A local eatery is pursuing a liquor licence to help make up for inflated food costs.
Natalie Sorkilmo, owner of Bus Stop Bistro in Sicamous, submitted a letter to council asking for support for the business’ food primary application for a liquor licence.
The letter, received by council at its June 14 meeting, reads, “My understanding from the inspector is that there will likely be some hesitancy from the licensing board due to the fact that the application is coming in with the kitchen being a mobile unit.” Councillors expressed concern about that detail as well.
Coun. Ian Baillie, a restaurant owner himself who said he has lots of experience with the liquor licensing process, said mobile units like food trucks are not usually granted licences and said although he understands Sorkilmo expressed she has no intention of moving the Bus Stop, it would be difficult for council to provide a letter of support knowing it’s not a liquor primary application. He added it would set a precedent and council could be asked to change the rules for other similar businesses.
Baillie listed the requirements he has dealt with in applying for liquor licences, such as providing how many patrons are allowed in the establishment at any time, the exact area where tables are located, how many people sit at each table, lines of sight and bathroom facilities. He also mentioned places with food primary licences generally need to serve more food than liquor, and have table service rather than patrons ordering at the bar and bringing drinks to their own tables. The Bus Stop Bistro could have difficulty fitting these requirements, he cautioned, although he said he wanted to see Sorkilmo get the licence in the end.
In the letter, Sorkilmo said the business is “committed and invested” at its address at 109 Finlayson, “as long as the district will have us as a tenant and/or until until we can make purchase under our right to first refusal should the District be amenable to sale of the property in the future.”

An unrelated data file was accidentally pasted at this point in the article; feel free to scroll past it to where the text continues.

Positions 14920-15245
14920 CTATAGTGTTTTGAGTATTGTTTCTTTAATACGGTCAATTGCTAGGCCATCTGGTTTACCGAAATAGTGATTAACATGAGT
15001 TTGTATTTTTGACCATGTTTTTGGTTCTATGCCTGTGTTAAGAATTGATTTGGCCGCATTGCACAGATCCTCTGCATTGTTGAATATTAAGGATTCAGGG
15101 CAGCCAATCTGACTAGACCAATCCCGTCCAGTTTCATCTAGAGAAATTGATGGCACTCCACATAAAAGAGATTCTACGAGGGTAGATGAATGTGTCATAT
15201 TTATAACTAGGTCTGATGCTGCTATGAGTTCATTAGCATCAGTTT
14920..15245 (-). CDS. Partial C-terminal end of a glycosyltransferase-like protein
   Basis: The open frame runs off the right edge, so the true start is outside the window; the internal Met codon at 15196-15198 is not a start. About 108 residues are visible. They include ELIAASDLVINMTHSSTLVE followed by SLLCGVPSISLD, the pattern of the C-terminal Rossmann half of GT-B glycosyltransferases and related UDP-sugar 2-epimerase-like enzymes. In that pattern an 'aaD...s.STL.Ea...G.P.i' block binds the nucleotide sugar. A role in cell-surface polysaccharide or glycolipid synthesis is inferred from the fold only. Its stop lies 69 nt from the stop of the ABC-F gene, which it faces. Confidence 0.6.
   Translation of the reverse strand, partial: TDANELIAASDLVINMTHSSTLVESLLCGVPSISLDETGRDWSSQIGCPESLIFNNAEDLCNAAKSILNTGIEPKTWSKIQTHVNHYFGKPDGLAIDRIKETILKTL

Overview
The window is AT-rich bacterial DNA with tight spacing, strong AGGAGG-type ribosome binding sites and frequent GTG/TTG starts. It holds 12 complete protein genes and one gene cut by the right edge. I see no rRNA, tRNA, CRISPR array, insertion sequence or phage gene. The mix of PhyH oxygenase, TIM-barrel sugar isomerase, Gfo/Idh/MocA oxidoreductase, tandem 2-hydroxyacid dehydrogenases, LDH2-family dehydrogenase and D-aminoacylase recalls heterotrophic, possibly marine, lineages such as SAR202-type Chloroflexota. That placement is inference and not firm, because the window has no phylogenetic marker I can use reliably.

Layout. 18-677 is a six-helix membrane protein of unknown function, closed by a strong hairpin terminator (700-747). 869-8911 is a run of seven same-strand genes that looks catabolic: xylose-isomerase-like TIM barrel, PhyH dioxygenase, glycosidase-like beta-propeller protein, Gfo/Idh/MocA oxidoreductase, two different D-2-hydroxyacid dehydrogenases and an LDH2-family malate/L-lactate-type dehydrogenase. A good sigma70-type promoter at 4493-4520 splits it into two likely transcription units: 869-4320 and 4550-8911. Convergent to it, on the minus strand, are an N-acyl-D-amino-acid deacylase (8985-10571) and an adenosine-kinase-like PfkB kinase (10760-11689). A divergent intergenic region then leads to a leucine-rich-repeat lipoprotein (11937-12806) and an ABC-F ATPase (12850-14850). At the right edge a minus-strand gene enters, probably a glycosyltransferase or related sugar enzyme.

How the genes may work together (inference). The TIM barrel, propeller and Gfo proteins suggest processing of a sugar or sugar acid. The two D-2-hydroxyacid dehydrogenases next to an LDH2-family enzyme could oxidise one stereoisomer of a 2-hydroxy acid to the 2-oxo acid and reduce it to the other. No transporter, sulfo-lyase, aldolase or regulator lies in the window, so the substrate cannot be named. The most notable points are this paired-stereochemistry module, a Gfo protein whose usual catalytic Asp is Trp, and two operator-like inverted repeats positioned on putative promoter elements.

Sorkilmo also noted the truck itself isn’t currently road-worthy, and that she has made improvements to the property, paid for at the Bus Stop’s expense, showing the business has potential extended interest in staying.
The letter stresses the financial challenges the business faces, paying for staff and inflated food costs, and seeing an imbalance with the Bus Stop’s capabilities to make and sell enough product. Alcohol sales would help offset those lost margins, said Sorkilmo in the letter.
With a plan to extend hours on weekends, mindful of noise and operational hours, Sorkilmo ultimately asked council to clarify her points to the liquor licensing board and lend their support to the Bus Stop Bistro.
Mayor Colleen Anderson noted the property is completely fenced in and owned by the district, so she said Sorkilmo’s ask was reasonable, although it’s an unusual situation.
Since the licence is applied to the location and not the business, as Baillie confirmed in the meeting, if Sorkilmo did move the truck, she would be operating unlicensed. As the district owns the land, council said they would feel comfortable with the licence being granted.
Council decided to offer a letter that confirms details of the lease, adding what the Bus Stop Bistro contributes to the Sicamous community, instead of a letter expressing explicit support to the licensing board.
More information can be found under The Bus Stop Bistro on restaurantji.com.